Dressman might be surprised to hear that in pharmaceutical chemistry, where the pressure to succeed is intense, chemists have taken to using evolutionary computation to find what they need. In "An Introduction to Evolutionary Computations and Evolutionary Algorithms," (2004) W. H. Cartwright writes "To identify compounds of potential therapeutic interest, the relatively tiny proportion of molecules which meet the specific criteria need to be pinpointed among the unsuitable molecules." The fractional scale difference between the molecules of interest and molecules that exist is huge, and is precisely the same sort of needle-in-a-haystack search that Dressman ridicules as being impossible in Darwin's theory, yet chemists have conquered the problem by adopting the following procedure:
  1. simulated reproduction of biological chemicals with modification (mutations)
  2. selection (artificial)
  3. repeat
In this manner it is possible to more effectively search the enormous "solution space" that might contain chemicals of interest. It doesn't find every chemical that might meet the final criteria but it does a much better job than a brute force search which might take hundreds of years to complete on the fastest computers. This is the power of selection, in which the tiny improvements in every generation are leveraged step by step in an evolutionary manner to keep a species as optimized as possible. It is like pitching a haystack into a corn drier with a big magnet stuck at one end. Every time that barrel rotates the needle will get a little closer to the magnet until it finally sticks. Dressman, not understanding how the magnet (selection) works, claims that finding the needle is impossible.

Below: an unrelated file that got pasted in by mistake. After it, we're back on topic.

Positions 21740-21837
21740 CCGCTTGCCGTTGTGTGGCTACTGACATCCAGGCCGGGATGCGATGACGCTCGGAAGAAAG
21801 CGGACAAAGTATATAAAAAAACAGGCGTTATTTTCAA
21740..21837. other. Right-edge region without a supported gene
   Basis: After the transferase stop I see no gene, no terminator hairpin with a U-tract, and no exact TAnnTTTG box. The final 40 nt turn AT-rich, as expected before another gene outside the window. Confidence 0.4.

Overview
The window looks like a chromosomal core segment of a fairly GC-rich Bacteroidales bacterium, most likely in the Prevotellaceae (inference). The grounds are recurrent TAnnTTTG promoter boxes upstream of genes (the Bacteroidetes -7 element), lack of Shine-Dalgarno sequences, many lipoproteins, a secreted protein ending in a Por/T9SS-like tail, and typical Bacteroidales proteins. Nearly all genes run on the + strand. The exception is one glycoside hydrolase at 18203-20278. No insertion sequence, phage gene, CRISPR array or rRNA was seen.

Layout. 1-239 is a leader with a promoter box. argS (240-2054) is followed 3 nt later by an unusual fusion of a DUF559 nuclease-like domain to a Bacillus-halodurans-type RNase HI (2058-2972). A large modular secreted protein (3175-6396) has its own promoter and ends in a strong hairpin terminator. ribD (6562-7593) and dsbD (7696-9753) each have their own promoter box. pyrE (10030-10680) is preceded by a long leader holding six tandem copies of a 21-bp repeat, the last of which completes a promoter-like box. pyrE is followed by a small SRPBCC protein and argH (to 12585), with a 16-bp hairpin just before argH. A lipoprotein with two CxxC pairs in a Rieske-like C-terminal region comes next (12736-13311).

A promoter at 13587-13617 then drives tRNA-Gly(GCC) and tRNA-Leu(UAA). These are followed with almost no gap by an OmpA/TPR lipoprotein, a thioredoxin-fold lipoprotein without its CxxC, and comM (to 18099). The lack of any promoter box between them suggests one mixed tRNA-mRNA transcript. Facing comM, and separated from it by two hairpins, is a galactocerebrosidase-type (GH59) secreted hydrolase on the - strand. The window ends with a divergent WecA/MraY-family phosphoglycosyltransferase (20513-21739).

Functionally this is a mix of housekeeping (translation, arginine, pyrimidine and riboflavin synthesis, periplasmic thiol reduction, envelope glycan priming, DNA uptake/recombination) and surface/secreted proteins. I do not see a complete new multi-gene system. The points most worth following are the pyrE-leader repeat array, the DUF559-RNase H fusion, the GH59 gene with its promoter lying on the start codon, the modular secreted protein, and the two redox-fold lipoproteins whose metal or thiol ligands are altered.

Cartwright, H. M. (2004) An Introduction to Evolutionary Computation and Evolutionary Algorithms. In Johnston, R. L. Applications of Evolutionary Computation in Chemistry Berlin: Springer

Dressman, Ronald C. (2007)
Not By Chance: A Theory of Evolution Governed by Essential Law and Driven By Natural Effectuation. West Conshohocken, PA: Infinity.

Wednesday, May 23, 2007


Long before the Interweb appeared I had a habit of drawing (poorly) various little comic strips for my friends. It was hard work, and they sucked, but technology has now made everything far too simple for me to ignore. Now my friends still suck, but my work is a heck of a lot easier to produce.

The Internet is a wonderful tool. Just think: without it, you would never get to see this. Click on the image to expand it in a new window.